In 1940, at the urging of the SCS, local landowners formed the Grand River Cooperative Grazing Association, a nonprofit organization whose members would graze cattle on the surrounding federal land. Members of the Association were instrumental in the effort to re-establish vegetative cover on the land and to change land use practices. The Cedar River Land Utilization Project was administered separately until 1983, when the Cedar River Cooperative Grazing Association was formed.
By 1954, rehabilitation was essentially complete, and administration of these lands was transferred to the Forest Service. The Grand River and Cedar River Utilization Projects were assigned to the Custer National Forest and were formally named the Grand River and Cedar River National Grasslands in 1960.
The Grasslands Today
The condition of the National Grasslands today is a sharp contrast to their condition in the 1930's. The federal repurchase and resettlement programs and the rehabilitation and management efforts of the Soil Conservation Service, the Forest Service, and both Cooperative Grazing Associations have ushered the lands from a condition of windblown dunes and farmlands to well-grassed, productive rangelands.
Cattle grazing continues to be a significant activity on the Grand River Ranger District. The Grand River and Cedar River National Grasslands supply seasonal forage for approximately 14,700 mature cattle and their calves, and 1,000 head of sheep. This grazing activity contributes to maintaining the local rural economy and helps maintain economically viable ranching operations for over 115 families who are members of the Grand River Cooperative Grazing Association, and 12 ranch families belonging to the Cedar River Cooperative Grazing Association.
The Forest Service continues their partnership with both Cooperative Grazing Associations, not only in managing the range resource of the National Grasslands, but also in improving wildlife habitat, providing recreational opportunities, and ensuring the continued existence of many unique features and species. This management involves using pasture grazing systems, which allow forage plants an opportunity to recover from livestock grazing; developing high quality water for both livestock and wildlife; and matching the stocking rate to the forage production capability of each unit of land.
Hettinger, North Dakota: The Hettinger community is a hub of historical sites. South of Hettinger past Haynes, is the Bushy Banks encampment, a site frequented by the Indians and used by the Custer Expedition on its way to the Black Hills to investigate reports of gold discoveries. Also south of Haynes is the site of the last great buffalo hunt where, in 1882, a Sioux hunting party killed 5,000 buffalo from the last large, free-roaming herd.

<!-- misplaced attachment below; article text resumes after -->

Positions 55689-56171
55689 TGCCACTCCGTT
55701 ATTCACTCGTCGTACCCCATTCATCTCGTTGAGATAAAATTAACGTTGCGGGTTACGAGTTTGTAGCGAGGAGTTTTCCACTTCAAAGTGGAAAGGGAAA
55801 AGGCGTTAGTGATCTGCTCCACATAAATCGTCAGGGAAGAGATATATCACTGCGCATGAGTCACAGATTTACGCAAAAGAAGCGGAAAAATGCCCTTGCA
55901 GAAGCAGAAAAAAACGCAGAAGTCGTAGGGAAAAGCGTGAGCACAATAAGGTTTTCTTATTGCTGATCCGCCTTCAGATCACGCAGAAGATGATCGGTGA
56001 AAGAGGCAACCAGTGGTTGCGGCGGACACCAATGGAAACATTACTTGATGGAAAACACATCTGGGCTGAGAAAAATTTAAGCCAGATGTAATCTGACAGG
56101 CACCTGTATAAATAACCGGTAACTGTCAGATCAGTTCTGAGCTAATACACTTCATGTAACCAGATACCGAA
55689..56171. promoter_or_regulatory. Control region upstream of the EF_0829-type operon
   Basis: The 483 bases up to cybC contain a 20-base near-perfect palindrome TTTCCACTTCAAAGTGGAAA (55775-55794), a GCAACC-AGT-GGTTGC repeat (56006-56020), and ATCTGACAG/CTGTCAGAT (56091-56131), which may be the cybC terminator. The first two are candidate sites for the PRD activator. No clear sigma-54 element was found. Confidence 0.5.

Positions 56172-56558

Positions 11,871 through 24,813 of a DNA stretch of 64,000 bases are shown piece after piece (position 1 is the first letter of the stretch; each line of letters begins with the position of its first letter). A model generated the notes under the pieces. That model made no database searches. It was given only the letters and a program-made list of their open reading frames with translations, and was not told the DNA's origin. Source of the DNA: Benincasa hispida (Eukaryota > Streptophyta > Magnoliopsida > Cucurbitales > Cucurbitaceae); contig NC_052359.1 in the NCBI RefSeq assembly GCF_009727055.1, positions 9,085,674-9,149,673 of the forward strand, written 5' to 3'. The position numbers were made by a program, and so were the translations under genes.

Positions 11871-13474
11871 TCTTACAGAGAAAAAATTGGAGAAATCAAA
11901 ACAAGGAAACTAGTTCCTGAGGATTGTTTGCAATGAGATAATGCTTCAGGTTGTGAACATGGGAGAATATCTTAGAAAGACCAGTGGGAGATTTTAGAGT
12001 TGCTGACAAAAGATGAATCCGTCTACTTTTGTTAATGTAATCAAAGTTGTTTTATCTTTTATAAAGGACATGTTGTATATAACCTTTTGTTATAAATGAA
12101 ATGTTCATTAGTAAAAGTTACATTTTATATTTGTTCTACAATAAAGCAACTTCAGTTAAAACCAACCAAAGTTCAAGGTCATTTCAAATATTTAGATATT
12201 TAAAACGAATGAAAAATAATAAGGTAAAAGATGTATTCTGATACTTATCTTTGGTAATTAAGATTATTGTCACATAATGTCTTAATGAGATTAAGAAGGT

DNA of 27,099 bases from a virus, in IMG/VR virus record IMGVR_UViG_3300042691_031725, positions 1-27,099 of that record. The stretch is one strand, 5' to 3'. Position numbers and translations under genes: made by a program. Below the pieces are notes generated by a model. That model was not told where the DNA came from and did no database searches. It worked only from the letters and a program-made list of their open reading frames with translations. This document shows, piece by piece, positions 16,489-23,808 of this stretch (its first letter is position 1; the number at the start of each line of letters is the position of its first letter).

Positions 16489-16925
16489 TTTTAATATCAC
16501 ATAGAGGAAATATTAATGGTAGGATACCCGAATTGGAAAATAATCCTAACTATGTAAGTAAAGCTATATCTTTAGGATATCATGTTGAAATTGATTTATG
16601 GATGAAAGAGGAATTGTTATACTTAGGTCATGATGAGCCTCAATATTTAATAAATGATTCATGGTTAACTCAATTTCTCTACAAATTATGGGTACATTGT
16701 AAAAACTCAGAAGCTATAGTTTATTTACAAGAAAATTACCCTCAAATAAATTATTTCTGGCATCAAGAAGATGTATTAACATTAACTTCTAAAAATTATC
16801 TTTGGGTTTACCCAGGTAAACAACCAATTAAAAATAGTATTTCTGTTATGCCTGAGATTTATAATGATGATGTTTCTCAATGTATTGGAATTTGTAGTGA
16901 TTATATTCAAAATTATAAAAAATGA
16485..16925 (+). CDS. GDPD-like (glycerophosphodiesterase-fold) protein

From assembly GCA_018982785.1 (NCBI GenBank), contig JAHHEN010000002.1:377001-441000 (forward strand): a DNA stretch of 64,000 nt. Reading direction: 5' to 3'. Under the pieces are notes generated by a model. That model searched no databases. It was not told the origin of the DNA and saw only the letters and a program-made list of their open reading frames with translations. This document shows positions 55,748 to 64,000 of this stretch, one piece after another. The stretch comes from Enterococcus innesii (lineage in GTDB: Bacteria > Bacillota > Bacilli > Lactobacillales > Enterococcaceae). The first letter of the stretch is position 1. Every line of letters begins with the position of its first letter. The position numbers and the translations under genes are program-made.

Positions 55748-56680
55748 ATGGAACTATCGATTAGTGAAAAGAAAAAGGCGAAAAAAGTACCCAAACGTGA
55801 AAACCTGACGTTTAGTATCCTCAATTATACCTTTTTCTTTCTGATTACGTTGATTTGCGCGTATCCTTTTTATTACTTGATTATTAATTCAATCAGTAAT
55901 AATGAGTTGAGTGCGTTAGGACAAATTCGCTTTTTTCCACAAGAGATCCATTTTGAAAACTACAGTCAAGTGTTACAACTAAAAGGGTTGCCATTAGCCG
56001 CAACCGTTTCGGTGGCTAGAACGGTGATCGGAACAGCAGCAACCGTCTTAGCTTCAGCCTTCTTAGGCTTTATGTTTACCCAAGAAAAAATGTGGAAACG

The Dakota Buttes Museum in Hettinger is open daily during the summer and has an excellent collection of area antiques and historical artifacts. Mirror Lake Park and Campground welcome visitors to enjoy picnicking, fishing, swimming, boating, and the children's playground.
Lemmon, South Dakota: The pride of Lemmon is Petrified Park, a grand-scale collection of petrified wood and fossils assembled in the 1930's by O.S. Quammen. Quammen hired local farmers to collect the petrified logs and fossilized grasses and animals that comprise the 100 cone-shaped pyramids in the park. The park's centerpiece is a majestic castle constructed of more than 300 tons of petrified tree trunks and slabs of fossilized grasses and reeds. The Park's museum houses a large collection of antiques and artifacts from the Lemmon area and is open May 15 to September 15.
Bison, South Dakota: The first structure in Bison was made of native sod and served as Anna Carr's home and the town's post office. The Perkins County Historical Society has preserved this 1907 home in a steel structure to protect it from the weather. The Perkins Jail was the site of the last hanging in South Dakota in 1918. Earls Museum in Bison contains over 300 mounted bird species and a huge assortment of other animals from every continent in the world, excluding Antarctica.
Each of these communities welcomes visitors to take advantage of its modern lodging, excellent dining, and service stations. In addition, Hettinger and Lemmon have 24-hour convenience stores and campgrounds.
Details mentioned in this article were accurate at the time of publication